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Spinning a global web: tactics used by Big Tobacco to attract children at tobacco points-of-sale 

31 May 2022

By: Jennifer L Brown, Debra Rosen, Maria G Carmona, Natalia Parra, Mark Hurley, Joanna E Cohen Source: BMJ Journals

Abstract

Most of the published literature on cigarette advertising and promotion at points-of-sale is on research conducted in high-income countries. We report findings from monitoring cigarette advertising and promotion at points-of-sale near schools and playgrounds in 42 countries, the majority low-income and middle-income. Four strategies were detected across most of these countries: (1) display of cigarettes near snacks, sweets and sugary drinks, (2) placement of cigarette advertisements near the eye-level of children, (3) advertisements and display of flavoured cigarettes and (4) sale of single sticks of cigarettes. These advertising and promotional tactics target children and youth and demonstrate that multinational tobacco companies use similar strategies to promote cigarettes at points-of-sale. The widespread violations of existing laws and regulations, the exploitation of regulatory loopholes and lack of existing tobacco control policies that apply to points-of-sale call for adoption and enactment of provisions recommended by the WHO Framework Convention on Tobacco Control such as comprehensive bans on tobacco advertisement, promotion and sponsorship, bans on sale of single cigarette sticks and regulation of flavours. These strategies will help to protect children and youth from exposure to tobacco advertising.

This is an open access article distributed in accordance with the Creative Commons Attribution Non Commercial (CC BY-NC 4.0) license, which permits others to distribute, remix, adapt, build upon this work non-commercially, and license their derivative works on different terms, provided the original work is properly cited, appropriate credit is given, any changes made indicated, and the use is non-commercial. See: http://creativecommons.org/licenses/by-nc/4.0/.

http://dx.doi.org/10.1136/tobaccocontrol-2021-057095

In many markets, policies prohibiting tobacco advertising via traditional media such as radio and television and on billboards have led the tobacco industry to focus on the point-of- sale (POS) as a critical channel to advertise and promote their tobacco products. For example, in the USA, the 1998 Master Settlement Agreement included a number of restrictions on advertising but did not include a ban on advertising at POS; by 2008, POS advertising accounted for over three-fourths of tobacco marketing expenditures.1 In many countries, tobacco advertising and promotion at POS is nearly ubiquitous and extends beyond product display to include indoor and outdoor advertisements, branded walls and shelves and other branded store accessories.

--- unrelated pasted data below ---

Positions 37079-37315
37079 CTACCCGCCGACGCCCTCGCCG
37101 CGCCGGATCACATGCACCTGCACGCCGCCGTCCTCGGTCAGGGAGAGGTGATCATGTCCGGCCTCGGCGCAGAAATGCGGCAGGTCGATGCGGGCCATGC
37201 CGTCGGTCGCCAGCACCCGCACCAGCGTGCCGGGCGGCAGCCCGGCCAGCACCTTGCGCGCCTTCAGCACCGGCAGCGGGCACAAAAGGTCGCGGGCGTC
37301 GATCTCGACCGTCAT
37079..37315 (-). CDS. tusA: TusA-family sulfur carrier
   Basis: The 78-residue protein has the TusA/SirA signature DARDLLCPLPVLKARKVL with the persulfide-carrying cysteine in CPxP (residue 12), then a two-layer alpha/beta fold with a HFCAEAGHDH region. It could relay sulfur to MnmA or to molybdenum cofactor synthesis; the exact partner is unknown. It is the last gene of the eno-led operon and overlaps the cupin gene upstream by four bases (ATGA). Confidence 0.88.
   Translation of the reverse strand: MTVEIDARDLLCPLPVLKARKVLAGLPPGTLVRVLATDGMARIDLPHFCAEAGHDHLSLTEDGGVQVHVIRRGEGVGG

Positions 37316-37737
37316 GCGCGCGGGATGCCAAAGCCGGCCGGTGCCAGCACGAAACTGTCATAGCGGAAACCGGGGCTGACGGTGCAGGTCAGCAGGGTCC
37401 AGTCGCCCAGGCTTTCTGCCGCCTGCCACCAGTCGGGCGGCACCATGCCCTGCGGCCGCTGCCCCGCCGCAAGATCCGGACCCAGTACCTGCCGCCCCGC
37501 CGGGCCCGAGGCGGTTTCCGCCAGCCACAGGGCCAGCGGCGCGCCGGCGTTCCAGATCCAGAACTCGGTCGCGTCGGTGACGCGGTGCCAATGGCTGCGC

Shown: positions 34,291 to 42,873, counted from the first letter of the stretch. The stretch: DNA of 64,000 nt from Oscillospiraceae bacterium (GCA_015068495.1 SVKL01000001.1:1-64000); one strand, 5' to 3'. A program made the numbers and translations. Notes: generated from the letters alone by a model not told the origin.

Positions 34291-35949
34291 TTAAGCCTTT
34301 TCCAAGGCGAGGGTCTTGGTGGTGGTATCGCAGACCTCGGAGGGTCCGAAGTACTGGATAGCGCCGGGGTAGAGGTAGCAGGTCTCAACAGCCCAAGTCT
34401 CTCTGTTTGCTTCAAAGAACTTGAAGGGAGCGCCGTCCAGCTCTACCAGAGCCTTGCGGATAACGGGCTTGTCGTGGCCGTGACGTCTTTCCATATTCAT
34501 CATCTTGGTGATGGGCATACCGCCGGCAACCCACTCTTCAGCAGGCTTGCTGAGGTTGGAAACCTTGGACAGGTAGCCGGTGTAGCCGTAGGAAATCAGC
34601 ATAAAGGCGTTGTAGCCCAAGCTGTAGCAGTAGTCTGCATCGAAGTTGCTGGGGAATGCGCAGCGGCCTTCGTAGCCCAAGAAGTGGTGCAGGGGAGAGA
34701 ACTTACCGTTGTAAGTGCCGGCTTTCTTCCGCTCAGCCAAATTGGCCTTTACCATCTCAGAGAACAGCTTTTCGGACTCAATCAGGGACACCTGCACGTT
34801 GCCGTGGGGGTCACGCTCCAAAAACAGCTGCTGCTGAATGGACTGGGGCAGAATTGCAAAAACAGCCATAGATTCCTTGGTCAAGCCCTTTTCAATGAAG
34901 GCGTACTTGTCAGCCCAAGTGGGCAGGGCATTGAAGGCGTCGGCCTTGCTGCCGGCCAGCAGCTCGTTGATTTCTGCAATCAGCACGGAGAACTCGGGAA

Tobacco companies have historically targeted children and youth with tobacco product advertising. In an internal document from 1990, R.J. Reynolds’ staff were encouraged to set up promotions at stores frequented by young people, saying ‘those stores can be in close proximity to colleges or high schools’.2 In the USA, extensive tobacco advertising at POS near schools has been documented3 and there is evidence that stores where adolescents shop regularly display more advertising than other stores in the same community.4

Tobacco advertising at POS is associated with youth smoking initiation and progression to regular use.1 Children and youth who have frequent exposure to tobacco advertising and promotion at POS have higher odds of already having tried smoking and higher odds of being susceptible to smoking than those not frequently exposed.5 POS advertising also discourages cessation efforts and normalises smoking.6

Despite our knowledge of tobacco advertising targeted to children and youth near schools, our understanding of the extent of tobacco advertising and promotion across geographic regions is incomplete. Most of the published literature on tobacco advertising at POS has been conducted in high-income countries, except for research conducted in Guatemala, Russia and Indonesia.7–13 Our monitoring efforts across multiple countries, the majority low-income and middle-income (LMIC), extend knowledge of the advertising and promotional practices used to promote cigarettes at POS and indicates prevalent marketing efforts that target some of the world’s most disadvantaged populations. Findings from this monitoring document tobacco marketing tactics that are used by the world’s largest tobacco companies—including British American Tobacco (BAT), Imperial Brands, Japan Tobacco International (JTI) and Philip Morris International (PMI)—to promote their deadly products to children and youth across the globe.